[MAS.865](../../index.html) > [People](../index.html) > Jake Read
## Working On:
- [*Networked Machine Kit*](https://gitlab.cba.mit.edu/jakeread/mkxmods)
- [better linear axes](https://gitlab.cba.mit.edu/jakeread/rtcmill)
- actuator for proprioceptive robots
- search for control
To start working with networked hardware - steppers, routers, start at the [*mkxmods*](https://gitlab.cba.mit.edu/jakeread/mkxmods) project on gitlab.
- Finishing Networked Motion Control and simple hardware / software Mods -> Machine Kit implementation
- Networked Motion Control works, including packet timing
- One Tiny Robot arm does 6DOF control, dynamics (with Jorge)
- mkbldcdriver accepts speed commands for making spindles
- a design for a proprioceptive actuator
- motion control search: using motor feedback for acceleration tuning
- control search for 1DOF smallrotary joint
## Weekly Log
[Go here for week-by-week notes](/log.html)
## More Generally
Right now, the distribution of the world's fabrication is similar to the distribution of wealth: a small number of large firms control the vast majority of it. This means that less of us are able to participate in the design of our world: we are consumers and not architects, and this seems to me like a great shame.
![sales by employee](sales-per-labor-by-size.png)
![sales by firm](sales-by-firm.png)
This has led me to focus on a few areas of work:
## Networked Motion Control
So, economics aside, the lightweight reconfigurable factory is an interesting technical challenge: primarily the missing link is good strategy for networking control of physical systems which are modular and reconfigurable and can easily be made to do many different things. Control across networks is challenging because networks introduce time-delays that are hard to measure that might cause a control loop to go unstable, or some action to be missed, or not coordinated in time with other actions, etc.
This work is taken up in the [mkxmods](https://gitlab.cba.mit.edu/jakeread/mkxmods) project. At this point, I'm through with building a few of the fundamental building blocks, a router, a stepper driver and a brushless motor driver.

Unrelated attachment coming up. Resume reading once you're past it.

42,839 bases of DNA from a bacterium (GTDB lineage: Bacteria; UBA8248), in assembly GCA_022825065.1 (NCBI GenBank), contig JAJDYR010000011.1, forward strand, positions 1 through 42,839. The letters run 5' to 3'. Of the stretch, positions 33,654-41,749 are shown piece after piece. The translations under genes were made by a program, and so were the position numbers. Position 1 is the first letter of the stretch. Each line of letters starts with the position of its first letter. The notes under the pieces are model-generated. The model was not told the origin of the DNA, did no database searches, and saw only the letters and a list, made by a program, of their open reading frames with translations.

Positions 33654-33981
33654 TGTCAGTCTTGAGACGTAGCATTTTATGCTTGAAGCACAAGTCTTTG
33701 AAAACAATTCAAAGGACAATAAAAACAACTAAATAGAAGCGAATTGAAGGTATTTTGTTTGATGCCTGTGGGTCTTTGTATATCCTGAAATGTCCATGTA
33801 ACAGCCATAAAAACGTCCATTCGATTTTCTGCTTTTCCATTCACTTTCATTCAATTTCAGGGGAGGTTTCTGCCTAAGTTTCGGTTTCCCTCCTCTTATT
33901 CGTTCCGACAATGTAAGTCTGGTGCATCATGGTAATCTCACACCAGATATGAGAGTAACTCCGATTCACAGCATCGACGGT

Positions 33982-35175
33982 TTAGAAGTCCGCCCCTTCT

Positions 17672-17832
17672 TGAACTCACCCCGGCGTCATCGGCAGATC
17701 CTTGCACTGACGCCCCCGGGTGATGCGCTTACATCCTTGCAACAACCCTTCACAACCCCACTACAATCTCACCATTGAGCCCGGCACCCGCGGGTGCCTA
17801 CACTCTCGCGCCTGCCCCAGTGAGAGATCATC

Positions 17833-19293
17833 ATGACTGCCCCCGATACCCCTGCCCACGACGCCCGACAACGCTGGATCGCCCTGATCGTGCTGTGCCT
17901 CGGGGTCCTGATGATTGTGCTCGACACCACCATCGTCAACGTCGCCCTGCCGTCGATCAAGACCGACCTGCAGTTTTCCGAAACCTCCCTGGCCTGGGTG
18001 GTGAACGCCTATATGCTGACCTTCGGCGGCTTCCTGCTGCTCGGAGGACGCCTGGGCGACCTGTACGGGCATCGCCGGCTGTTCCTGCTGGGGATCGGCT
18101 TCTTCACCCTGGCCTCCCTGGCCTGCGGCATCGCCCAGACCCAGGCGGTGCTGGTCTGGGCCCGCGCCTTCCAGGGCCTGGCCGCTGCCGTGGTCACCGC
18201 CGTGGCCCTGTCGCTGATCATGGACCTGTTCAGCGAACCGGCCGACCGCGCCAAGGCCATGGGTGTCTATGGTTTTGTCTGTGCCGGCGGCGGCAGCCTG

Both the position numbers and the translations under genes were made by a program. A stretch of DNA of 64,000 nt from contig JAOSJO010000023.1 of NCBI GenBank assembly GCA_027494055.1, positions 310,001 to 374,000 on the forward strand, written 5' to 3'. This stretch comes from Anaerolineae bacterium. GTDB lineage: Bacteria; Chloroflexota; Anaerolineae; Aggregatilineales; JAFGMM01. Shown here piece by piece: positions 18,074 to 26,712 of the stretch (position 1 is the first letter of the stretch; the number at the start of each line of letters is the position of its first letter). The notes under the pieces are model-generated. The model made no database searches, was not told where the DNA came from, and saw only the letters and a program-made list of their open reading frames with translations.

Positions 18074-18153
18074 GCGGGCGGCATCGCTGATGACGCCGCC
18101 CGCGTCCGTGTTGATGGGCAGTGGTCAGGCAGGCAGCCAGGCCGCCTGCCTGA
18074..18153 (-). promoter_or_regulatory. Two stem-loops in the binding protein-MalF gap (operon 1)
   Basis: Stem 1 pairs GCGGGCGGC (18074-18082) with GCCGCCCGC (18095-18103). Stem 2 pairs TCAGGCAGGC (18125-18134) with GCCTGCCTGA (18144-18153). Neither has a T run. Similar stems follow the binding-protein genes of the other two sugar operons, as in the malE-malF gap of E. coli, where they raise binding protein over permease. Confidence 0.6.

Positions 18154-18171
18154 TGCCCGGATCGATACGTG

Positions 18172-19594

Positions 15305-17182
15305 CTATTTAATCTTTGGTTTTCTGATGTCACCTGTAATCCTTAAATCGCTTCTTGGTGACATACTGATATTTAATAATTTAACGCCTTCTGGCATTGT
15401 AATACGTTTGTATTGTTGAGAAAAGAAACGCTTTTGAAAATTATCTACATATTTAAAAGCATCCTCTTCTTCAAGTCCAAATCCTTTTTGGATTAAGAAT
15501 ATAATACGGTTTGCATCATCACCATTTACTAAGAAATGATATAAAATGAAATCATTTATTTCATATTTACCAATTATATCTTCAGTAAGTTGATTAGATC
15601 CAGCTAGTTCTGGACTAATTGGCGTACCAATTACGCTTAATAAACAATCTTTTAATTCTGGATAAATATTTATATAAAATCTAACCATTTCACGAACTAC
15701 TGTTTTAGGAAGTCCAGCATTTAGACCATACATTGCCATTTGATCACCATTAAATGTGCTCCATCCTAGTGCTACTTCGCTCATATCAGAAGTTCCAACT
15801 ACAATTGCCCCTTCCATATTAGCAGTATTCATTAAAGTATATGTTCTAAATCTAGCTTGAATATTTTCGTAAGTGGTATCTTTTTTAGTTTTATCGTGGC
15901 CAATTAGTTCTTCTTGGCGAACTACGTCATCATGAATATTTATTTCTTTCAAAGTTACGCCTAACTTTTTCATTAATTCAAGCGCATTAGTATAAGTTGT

Right now, I'm working through [my 'redux' project](https://gitlab.cba.mit.edu/jakeread/mkxmods/redux) wherein I tear down one of my old mills (with nasty nasty breadboard control circuitry) and install networked motors.
To demonstrate all of the layers working together I made this machine.
At the end of this project, I'd like to build a little tiny factory - probably to construct one of my other projects autonomously... maybe the small rotary joint, or the TDPD project, who knows.
Here's the current kit of parts:
## Machines for Education
- picture of roller mill axis !
Learning can be hands-on and continuous, and should be empowering above all. Probably, it could be wicked fun as well. Primary to the work on network I mentioned above, these tools should also be 'discoverable' - easy to get started with and should offer enough depth and transparency that in tearing them apart, 'cutting the wire' they should educate people who use them.
This thrust is tied up in everything that I'm doing, but [this particularely is a machine system I'm designing for our education projects](https://gitlab.cba.mit.edu/jakeread/rtcmill). It's coming along.
## Actuators for Robots
There will be more robots. What's important is not whether or not we use them, but how we do and who has access to them. Same vein as work on Networks and Education: but from a Mech E angle. Robotic actuation is hard, and actuators are expensive, and this means that those with Capital have access to more Marginal Productivity, etc. Also this is a fun engineering problem, and I'm curious to see if fancy new design tools and weird control schemes will let us make actuators that haven't been previously considered viable.
To get through this, I'm working on a [low cost gearbox](https://gitlab.cba.mit.edu/jakeread/tdpd) and on a weird drive that combines electromotive force with gear reduction. Both are attempts at making better actuators that would cost less and work better. Imagine robotics, but as accessible as handdrills - and fabricable by individuals.
## Search for Control
On a high level, the intelligences that we (and machines) develop have a huge amount to do with how information is presented to them: successful implementations of Machine Learning algorithms rest primarily on how data is presented to them. Marleau-Ponty, Wittgenstein, Color in Language, etc for humans. This is an interesting statement, and it connects somehow to the way we might train robot AI: i.e. that they should have 'wide' access to, for example, motor control and feedback - not heirarchic access (I'm thinking of the strong body/mind link that makes us very distinctly human). I haven't spent too much time with this thought, but it seems like there are a few interesting questions within it.
On a lower level, when we build robotic systems, a lot of the complexity arises in the deviousness of the requisite tuning processes: even good PID loop tuning is something that can take experts weeks! When we build all of the systems mentioned above (networked factory production, machines for education) we should be able to embed some of this expertise in the systems.
To work towards this, I've started the [smallrotary](https://gitlab.cba.mit.edu/jakeread/smallrotary) project. It uses a tiny DC motor / gearbox and a high resolution encoder to actuate joints that might become a robot arm. This is a straightforward tesbed for control search.